The pit bull’s injuries were bad – really bad. The side of the dog’s head was covered in open wounds, and part of her left ear was missing. While no one knew exactly what happened to her, she’d probably been used in dogfights, or stabbed with a knife before being dumped to die.
The shelter holding the dog had plans to euthanize her.
Then things got even worse.
Her head wound ruptured, causing her to lose a lot of blood.
As the pit bull bled in the shelter, two nonprofit rescue groups worked behind the scenes – Dallas DogRRR in Fort Worth, Texas, and Second Chance Rescue NYC in New York. Volunteers from the groups had learned about the dog – who was named Addy – and made fast plans to pick her up first thing in the morning. As soon as Addy was in their care, Dallas DogRRR volunteers rushed her to the Country Brook Animal Hospital to get her the urgent care she needed. One of the volunteers posted a picture of Addy on Facebook with an “SOS” call for a foster home.
When Carrie DeBord saw Addy’s photo, she already had six dogs in her care, including a pit bull foster dog, Tess, who had been saved from death row. DeBord had no room for another dog, especially one in such a severe condition, but she couldn’t stop thinking about Addy. “My heart broke and I desperately wanted to help,” DeBord tells The Dodo. “I knew I would do it, even though I’d never done so previously.”
As luck would have it, a family adopted Tess that week, which gave DeBord the space she needed to foster Addy. She got in touch with Dallas DogRRR, and as soon as Addy was medically cleared to leave the animal hospital, Addy was delivered to DeBord’s home.
Based on the veterinarian’s instructions, DeBord had to keep Addy isolated in a room by herself so her head wounds could heal. Addy had also been diagnosed with a severe case of luxating patella, a knee condition that required surgery, so she had a 12-week recovery period for this as well.
For the first few months at DeBord’s house, Addy slept in a spare room while taking a cocktail of heavy pain medications and antibiotics. The only time she left the house was to go outside to “use the bathroom,” or visit the veterinary hospital for wound cleanings and hydrotherapy treatments.
One would think a dog who’s been through so much would end up mean and bitter. If she did, who would blame her?
But according to DeBord, Addy has shown incredible resilience, patience and tenacity. “She’s by far a dog that has endured the harshest of circumstances I have ever dealt with,” DeBord tells The Dodo. “But she’s a very happy pup.”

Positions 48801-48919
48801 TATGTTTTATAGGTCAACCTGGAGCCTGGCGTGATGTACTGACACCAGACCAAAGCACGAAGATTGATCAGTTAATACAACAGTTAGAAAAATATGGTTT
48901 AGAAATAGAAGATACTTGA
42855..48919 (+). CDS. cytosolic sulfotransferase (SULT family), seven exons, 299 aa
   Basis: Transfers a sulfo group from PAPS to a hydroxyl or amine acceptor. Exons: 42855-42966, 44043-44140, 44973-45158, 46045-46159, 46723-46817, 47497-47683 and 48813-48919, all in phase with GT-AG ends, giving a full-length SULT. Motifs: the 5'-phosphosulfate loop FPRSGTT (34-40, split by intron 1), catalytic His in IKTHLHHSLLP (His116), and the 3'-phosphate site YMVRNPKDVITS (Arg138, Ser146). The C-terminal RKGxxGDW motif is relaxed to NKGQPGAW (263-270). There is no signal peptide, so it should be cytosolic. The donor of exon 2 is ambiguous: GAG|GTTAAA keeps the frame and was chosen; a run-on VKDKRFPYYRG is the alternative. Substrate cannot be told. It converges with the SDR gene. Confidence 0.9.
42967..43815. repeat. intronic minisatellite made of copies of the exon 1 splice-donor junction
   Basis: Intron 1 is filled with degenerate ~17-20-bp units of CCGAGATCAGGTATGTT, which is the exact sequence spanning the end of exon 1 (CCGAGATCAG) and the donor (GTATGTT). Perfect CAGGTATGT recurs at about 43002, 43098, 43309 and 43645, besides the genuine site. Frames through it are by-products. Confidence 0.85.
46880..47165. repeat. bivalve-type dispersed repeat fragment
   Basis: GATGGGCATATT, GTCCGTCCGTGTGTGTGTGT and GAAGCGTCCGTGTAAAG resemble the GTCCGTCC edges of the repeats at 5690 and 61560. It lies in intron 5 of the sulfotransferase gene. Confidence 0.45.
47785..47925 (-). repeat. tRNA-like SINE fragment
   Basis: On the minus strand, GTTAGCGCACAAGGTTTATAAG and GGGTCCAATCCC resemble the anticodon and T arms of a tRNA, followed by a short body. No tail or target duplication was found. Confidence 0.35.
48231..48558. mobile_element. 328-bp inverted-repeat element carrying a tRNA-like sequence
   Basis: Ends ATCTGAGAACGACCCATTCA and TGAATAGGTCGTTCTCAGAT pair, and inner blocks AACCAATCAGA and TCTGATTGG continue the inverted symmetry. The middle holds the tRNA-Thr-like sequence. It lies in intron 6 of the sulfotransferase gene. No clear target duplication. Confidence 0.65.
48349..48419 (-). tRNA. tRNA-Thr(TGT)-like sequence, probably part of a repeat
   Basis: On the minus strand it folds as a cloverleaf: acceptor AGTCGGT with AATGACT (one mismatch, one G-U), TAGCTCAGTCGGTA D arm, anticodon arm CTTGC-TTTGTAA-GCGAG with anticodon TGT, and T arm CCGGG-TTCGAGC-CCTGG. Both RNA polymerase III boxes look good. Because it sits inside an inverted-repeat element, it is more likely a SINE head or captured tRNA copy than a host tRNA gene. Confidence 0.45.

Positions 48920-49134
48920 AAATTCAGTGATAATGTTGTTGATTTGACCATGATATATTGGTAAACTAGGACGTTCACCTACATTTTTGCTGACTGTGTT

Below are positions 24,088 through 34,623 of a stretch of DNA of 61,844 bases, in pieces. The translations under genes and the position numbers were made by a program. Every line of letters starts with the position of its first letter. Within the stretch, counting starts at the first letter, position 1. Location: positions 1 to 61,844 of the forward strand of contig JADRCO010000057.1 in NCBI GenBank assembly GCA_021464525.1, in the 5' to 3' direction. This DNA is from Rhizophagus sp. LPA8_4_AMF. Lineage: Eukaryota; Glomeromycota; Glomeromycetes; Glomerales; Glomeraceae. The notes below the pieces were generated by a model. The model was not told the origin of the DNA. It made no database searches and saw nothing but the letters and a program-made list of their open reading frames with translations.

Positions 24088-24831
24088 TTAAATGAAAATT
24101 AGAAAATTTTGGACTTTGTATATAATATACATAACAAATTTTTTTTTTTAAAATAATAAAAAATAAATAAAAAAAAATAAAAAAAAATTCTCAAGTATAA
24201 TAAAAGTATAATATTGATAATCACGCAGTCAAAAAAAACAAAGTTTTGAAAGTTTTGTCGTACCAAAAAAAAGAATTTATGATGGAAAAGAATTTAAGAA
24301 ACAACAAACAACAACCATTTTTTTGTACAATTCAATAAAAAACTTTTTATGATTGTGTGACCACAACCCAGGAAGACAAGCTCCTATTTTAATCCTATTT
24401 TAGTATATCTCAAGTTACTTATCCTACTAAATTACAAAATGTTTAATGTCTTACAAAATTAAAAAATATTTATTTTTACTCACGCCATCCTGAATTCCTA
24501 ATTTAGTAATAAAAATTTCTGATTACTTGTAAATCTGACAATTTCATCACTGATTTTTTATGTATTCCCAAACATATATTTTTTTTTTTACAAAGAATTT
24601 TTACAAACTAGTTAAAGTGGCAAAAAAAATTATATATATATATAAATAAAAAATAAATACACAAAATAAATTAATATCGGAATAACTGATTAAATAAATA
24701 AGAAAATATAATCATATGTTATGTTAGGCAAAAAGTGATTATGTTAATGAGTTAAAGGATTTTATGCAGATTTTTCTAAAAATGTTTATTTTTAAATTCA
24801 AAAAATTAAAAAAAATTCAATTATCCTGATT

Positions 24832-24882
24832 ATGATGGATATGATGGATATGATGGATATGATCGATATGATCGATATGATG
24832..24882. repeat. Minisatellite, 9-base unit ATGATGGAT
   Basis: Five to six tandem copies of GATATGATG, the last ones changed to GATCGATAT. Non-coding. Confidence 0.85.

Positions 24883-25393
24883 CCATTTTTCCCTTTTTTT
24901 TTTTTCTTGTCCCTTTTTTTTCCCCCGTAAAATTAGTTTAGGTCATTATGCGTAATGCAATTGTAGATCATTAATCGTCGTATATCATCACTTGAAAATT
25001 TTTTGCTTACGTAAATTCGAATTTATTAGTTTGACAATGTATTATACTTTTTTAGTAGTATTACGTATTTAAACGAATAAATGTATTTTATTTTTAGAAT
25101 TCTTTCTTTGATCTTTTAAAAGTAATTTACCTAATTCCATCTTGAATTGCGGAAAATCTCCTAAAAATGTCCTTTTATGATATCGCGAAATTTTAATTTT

After being medically isolated for four months, Addy is finally well enough to socialize with others. This week, DeBord introduced Addy to three of her dogs, including Tuck, a male pit bull rescue. The dogs played well together, and Addy started doing something adorable – she now lifts her chin all the way up, and grins in a way that shows how happy she is.
“I first noticed her doing this the first time she met and played with Tuck,” DeBord says. “As they played together Addy seemed to find relief and comfort in being outside and with another dog. Gaining her freedom and the chance to play seemed to bring her real happiness.”
Each day, Addy continues to improve – both physically and emotionally. Besides playing with her new doggy friends, she loves playing tug-of-war, chasing a ball and cuddling with people she trusts. “She is really blossoming,” DeBord says. “It’s beautiful to see her smiling and finding her dog joy.”
When Addy is fully recovered, she’ll be looking for her forever home. “The perfect family for Addy is one with another fun and playful dog for Addy to run and play with,” DeBord says. “It’s very clear she desires and enjoys this. Equally important is a family that will allow Addy to be physically close and cuddle with her human, and a family sensitive to her need for consistent ear cleaning and infection monitoring. Other than that, lots of love, structure and doggie leadership!”
Credit : Thedodo.com